Divorce is not a happy time in one's life. In fact, it is one of the worst experiences that anyone can go through. Over the years, I've dealt with many difficult situations and horrible clients. What should attorneys do in dealing with a difficult or dysfunctional client?
1.Keep your client informed.
2.Communicate. Return phone calls, respond to emails, respond to letters and do this in a timely fashion.
3.Meet with your clients on a regular basis. When you are meeting, discuss issues, options, and document everything. I believe it is a good idea to write a memorandum to your client following up on every meeting to discussing upcoming issues and variables as to how to move forward on a case.
4.Make your client feel important. Remember that while you, as an attorney, are dealing with many, many cases, this is the most important, overwhelming time in your client's life. Don't forget that!
5.Be sensitive and caring, but also remember that you are the attorney and you cannot replace a client's therapist.
6.What if the client is out of control? Sometimes it's a good idea to have a staff member, such as a paralegal or other attorney, sit in on a meeting with a client who is not in control of his or her senses.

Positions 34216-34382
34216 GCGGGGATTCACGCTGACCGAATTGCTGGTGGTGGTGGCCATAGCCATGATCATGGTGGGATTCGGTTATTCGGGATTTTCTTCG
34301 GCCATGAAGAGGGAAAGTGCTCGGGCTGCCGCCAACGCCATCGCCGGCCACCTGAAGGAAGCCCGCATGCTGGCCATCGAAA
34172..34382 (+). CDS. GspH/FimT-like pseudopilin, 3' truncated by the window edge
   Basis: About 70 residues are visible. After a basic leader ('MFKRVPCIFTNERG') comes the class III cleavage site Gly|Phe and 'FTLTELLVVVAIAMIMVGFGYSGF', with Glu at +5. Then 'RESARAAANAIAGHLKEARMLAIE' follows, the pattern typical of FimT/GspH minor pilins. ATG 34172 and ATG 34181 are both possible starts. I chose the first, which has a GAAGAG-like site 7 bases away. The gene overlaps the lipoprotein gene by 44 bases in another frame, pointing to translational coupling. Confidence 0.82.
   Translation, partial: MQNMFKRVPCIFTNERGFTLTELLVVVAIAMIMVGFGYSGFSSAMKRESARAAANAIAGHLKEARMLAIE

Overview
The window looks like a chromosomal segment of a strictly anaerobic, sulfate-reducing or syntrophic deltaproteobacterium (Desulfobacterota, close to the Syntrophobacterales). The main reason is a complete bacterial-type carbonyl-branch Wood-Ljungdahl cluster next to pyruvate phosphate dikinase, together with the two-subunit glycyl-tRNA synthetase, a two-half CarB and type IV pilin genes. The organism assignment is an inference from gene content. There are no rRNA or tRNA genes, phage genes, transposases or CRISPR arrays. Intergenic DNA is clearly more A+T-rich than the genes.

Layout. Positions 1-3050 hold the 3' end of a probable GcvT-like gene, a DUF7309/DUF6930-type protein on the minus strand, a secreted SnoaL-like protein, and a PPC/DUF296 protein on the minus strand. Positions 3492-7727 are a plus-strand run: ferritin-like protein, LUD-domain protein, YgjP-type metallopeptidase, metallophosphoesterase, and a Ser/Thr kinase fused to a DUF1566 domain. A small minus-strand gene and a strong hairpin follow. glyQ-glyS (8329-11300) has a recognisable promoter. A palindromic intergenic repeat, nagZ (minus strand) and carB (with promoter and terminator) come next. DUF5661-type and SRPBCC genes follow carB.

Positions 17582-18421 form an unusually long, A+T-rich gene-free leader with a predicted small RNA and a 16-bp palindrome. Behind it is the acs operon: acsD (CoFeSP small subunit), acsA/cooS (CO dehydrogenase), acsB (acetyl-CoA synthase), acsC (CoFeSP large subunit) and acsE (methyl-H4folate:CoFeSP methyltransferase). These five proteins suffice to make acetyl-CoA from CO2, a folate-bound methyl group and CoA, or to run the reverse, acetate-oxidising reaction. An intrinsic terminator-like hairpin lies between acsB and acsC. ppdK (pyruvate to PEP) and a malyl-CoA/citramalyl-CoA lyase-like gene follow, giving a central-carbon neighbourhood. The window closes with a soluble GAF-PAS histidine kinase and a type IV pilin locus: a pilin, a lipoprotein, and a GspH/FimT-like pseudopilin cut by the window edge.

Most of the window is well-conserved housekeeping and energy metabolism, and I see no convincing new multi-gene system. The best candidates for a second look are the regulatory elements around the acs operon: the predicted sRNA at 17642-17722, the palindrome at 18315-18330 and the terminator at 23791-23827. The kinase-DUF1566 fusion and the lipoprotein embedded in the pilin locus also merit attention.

7.If the client's demands become impossible and unreasonable, tell the client. Maybe its time for you and the client to part ways. Sometimes it is better to part ways early in a case, rather than later when things become more firmly entrenched. In some cases, if it looks like you and your client are butting heads and cannot communicate, this is the time to tell the client "I'm sorry, but I think that I can no longer meet your needs, and maybe it's time for you to seek other counsel." In some situations you have to file a motion to withdraw. Over the years, I have withdrawn from very few cases, but there are times when it is a necessity.
8.Remember that at the end of the divorce, most clients are not happy. Think of the situation where a client walks into an attorney's office to start a divorce. He or she is unhappy, and wants to get out of the marriage, or is being left behind, which can cause even more unhappiness. At the end of the divorce, the client ends up with half of the property and money that he or she had before. The client feels that he or she is paying too much in child support or alimony. On the other hand, he or she feels that there is too little alimony or child support coming in. The clients often walk away with debts, especially in these tough economic times. Last, but not least, there are the attorney fees to pay. These are not happy times and attorneys should handle these issues sensitively. Remember, many people believe that their divorce attorneys have not done everything that they should. They often feel they have not received enough attention. On the other hand, many attorneys feel that they have a client who is too demanding or unreasonable. Remember, this is a crazy time in everyone's life. Divorces are painful to say the least. What are your thoughts?
By: HENRY S. GORNBEIN
Family Law Attorney & Legal Correspondent
40900 Woodward Avenue, Ste. 111
Bloomfield Hills, MI 48304-5116
248/594-3444; Fax 248/594-3222